The “Varada Mudra” is a largely one-handed affair. Here, the left hand hangs at the side of the body, palm open, facing forwards with all fingers extended – a representation of charity and compassion, one finger each for: Generosity; Morality; Patience; Effort; and Meditative Concentration.

The “Dhyana” or “Meditation Mudra” is made with one or both hands resting on the lap and is a gesture of mediation made when concentrating on Buddhism’s substantial body of “Good Laws” and the attainment of spiritual perfection.

The “Vajra Mudra” symbolises the unity of all Buddhist beliefs, the erect left hand of the forefinger being closed into the right fist, the tips of both fingers curled together.

The “Vitarka” or “Discussion Mudra” has the thumb and Index finger touching, the remaining fingers pointing straight, the gesture reflected with both hands and indicative of talking about and communicating Buddhist teaching.

And last of all is the famous “Wheel of Dharma” or “Dharmachakra Mudra.” Here the thumb and index finger of both hands touch at their tips to form a circle that represents the union of method and wisdom. To really complicate (or enrich) things, the 3 free fingers of both hands are also extended, and carry their own separate meanings. The 3 extended fingers of the left hand symbolize Buddha, the Dharma (the doctrine of universal truth), and the Sangha (the Buddhist monastic order, of monks, nuns, laymen, and laywomen). Those of the right symbolize the 3 main tools for his teaching – namely: the Hearers - who practice the teachings they listen to and – after 3 lifetimes - achieve "small" enlightenment; the “Solitary Realizers” who cultivate merit and wisdom over a 100 eons to achieve "middling" enlightenment; and the Mahayana or 'Great Vehicle' - collectively, Buddhist traditions, texts, philosophies, and practices.

C, c


Proper caviar is almost impossible to find in Sri Lanka, though the odd tiny tin cylinder of the delicacy has occasionally shown up at the small food concession within Colombo’s House of Wine on Flower Road, next to the Prime Minister’s Office. However, the Faculty of Animal Science and Export Agriculture, at Uva Wellassa University, has busied itself investigating the most suitable methodology for producing simulated caviar using roe from Mrigal, a rare white Asian carp. The blinis are waiting, though the research, once so promising, appears to have stalled. Caviar’s absence – from even the fleshpots of Colombo and Galle, is a delicate reminder of how delicious are the foodstuffs more easily obtainable, the mangos, tuna, spices, cashew, to name but a few.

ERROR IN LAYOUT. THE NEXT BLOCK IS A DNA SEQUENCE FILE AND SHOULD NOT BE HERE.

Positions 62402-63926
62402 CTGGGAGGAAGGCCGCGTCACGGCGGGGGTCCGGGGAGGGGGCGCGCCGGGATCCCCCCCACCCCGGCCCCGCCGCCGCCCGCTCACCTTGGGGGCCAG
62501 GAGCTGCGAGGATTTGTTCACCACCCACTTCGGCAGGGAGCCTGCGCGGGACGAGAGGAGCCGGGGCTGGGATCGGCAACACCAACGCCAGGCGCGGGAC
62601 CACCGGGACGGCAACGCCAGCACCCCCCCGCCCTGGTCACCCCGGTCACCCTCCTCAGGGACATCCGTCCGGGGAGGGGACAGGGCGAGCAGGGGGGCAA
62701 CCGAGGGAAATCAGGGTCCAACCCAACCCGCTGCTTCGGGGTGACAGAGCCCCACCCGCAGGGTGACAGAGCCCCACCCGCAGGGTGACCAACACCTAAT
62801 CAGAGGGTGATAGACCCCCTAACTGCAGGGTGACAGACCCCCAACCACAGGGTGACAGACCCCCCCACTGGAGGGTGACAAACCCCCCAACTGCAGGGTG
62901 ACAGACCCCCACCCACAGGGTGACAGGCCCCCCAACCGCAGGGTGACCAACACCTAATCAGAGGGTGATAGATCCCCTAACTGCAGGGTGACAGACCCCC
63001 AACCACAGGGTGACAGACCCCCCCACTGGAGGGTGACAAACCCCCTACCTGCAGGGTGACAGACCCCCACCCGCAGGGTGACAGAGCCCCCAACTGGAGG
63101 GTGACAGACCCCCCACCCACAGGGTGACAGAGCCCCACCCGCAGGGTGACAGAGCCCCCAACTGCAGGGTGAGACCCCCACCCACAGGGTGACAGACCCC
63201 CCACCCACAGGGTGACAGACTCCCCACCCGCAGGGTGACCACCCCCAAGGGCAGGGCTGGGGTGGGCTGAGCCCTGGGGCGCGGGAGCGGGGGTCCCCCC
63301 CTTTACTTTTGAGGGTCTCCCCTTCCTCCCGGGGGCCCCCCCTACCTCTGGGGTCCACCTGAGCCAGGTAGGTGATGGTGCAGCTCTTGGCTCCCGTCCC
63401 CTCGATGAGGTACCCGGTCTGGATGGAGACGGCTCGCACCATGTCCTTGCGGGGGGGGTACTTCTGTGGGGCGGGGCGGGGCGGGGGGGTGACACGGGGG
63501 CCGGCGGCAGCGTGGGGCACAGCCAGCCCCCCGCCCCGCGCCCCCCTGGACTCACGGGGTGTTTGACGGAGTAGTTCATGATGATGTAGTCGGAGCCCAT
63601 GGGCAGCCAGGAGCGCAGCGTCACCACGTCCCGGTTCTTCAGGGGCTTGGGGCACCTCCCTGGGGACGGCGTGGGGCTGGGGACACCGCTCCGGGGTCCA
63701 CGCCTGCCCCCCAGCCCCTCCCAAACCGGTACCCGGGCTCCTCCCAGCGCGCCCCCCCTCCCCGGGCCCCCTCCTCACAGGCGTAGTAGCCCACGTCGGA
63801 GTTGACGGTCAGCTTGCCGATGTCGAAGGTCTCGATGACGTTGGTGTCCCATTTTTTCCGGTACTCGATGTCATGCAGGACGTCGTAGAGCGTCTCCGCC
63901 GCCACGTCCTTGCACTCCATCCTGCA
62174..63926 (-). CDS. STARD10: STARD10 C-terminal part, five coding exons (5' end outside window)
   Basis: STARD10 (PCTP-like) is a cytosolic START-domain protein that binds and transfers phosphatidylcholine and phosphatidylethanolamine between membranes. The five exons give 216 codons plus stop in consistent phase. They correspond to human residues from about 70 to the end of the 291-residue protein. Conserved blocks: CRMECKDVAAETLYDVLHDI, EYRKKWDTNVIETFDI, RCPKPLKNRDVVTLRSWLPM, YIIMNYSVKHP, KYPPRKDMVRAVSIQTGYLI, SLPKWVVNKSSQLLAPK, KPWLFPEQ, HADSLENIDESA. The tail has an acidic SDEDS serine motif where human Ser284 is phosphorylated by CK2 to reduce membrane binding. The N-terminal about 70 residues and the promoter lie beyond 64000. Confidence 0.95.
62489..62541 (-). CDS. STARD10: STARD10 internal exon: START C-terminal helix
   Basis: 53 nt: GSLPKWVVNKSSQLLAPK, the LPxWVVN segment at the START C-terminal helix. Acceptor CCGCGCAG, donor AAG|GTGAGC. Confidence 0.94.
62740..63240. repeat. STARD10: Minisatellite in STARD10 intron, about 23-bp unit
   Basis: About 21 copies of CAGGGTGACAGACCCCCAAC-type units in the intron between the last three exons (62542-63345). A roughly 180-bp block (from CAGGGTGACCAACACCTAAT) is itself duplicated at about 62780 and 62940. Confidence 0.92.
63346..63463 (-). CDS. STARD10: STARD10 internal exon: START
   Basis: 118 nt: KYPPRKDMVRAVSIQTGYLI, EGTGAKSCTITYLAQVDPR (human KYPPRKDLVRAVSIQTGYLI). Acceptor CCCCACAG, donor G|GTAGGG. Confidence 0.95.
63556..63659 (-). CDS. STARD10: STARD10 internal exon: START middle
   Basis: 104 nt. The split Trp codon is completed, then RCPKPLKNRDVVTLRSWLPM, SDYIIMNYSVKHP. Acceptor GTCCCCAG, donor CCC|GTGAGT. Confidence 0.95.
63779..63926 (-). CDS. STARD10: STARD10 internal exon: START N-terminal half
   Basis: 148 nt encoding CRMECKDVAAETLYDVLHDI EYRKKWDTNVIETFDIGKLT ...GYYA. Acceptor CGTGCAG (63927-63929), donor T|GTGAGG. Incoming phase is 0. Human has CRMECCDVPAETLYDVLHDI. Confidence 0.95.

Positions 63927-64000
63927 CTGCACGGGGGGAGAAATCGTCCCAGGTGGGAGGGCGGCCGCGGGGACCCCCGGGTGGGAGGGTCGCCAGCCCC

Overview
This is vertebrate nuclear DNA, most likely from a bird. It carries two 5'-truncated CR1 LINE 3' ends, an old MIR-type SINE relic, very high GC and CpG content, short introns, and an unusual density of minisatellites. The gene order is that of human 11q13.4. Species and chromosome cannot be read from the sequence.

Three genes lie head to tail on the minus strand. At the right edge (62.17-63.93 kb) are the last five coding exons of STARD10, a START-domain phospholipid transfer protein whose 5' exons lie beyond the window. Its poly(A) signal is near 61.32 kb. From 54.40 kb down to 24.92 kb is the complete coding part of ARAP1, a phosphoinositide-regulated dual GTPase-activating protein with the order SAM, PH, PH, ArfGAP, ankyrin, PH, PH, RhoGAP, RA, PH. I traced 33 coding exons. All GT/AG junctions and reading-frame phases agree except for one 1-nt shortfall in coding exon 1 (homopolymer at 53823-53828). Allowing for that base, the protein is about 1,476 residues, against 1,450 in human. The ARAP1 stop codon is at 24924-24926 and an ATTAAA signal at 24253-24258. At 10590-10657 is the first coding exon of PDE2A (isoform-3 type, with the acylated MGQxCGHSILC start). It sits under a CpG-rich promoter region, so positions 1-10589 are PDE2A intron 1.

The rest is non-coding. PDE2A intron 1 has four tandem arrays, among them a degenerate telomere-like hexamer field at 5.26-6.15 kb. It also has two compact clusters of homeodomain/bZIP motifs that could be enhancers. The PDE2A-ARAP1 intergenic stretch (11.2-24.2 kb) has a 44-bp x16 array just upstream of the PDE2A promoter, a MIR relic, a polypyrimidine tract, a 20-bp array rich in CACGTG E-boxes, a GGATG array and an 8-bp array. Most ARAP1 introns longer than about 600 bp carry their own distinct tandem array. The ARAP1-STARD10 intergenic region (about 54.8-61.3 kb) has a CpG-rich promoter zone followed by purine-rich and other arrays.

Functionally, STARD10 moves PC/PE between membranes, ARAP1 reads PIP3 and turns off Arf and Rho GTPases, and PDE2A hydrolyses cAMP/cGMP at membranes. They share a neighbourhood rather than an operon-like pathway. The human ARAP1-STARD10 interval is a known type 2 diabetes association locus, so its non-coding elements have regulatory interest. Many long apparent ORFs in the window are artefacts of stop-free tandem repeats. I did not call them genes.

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Dehiwala - Mount Lavinia

Once the seaside playground for the inhabitants of Colombo, which lies just a few kilometres up the coast, Dehiwala - Mount Lavinia has become a garden suburb of the city, through it remains a municipality in its own right. To its south stretch the many inlets of Bolgoda Lake, a marshy wetland and freshwater landscape on whose shores rise the glittering facades of the prized, secluded mansions of the nicely rich. The area also boasts an old, small zoo with something of a mixed reputation. Dehiwala - Mount Lavinia’s diffident life as a collection of quiet villages during the Kotte kingdom and Portuguese and Dutch occupations came to an abrupt halt in 1806 when the colony’s British Governor, Sir Thomas Maitland, decided to build a private holiday home there on land known as Galkissa" (Mount Lavinia) - a small promontory with beaches on either side. In between governing and throwing parties, Maitland fell in love with a Portuguese Burger, a dancer named Lovinia, to whose house he had a secret tunnel constructed from his wine cellar. The affair must have ended by 1812 when Maitland was recalled to fight in the Peninsular War; and his house later became a hotel, one of the few in or near Colombo to look directly out across the beach into the Laccadive Sea.

Dharmachakra Mudra, The

Quite possibly the most complicated and involved hand gesture ascribed to Lord Buddha, the famous “Wheel of Dharma” takes a little bit of practice. The thumb and index finger of both hands touch at their tips to form a circle. This represents the union of method and wisdom. Next, the 3 free fingers of left hands are extended and symbolize Buddha, the Dharma (the doctrine of universal truth), and the Sangha (the Buddhist monastic order, of monks, nuns, laymen, and laywomen). So too the right fingers, which, when extended, symbolize the 3 main tools for his teaching – namely: the Hearers - who practice the teachings they listen to and – after 3 lifetimes - achieve "small" enlightenment; the “Solitary Realizers” who cultivate merit and wisdom over a 100 eons to achieve "middling" enlightenment; and the Mahayana or 'Great Vehicle' - collectively, Buddhist traditions, texts, philosophies, and practices.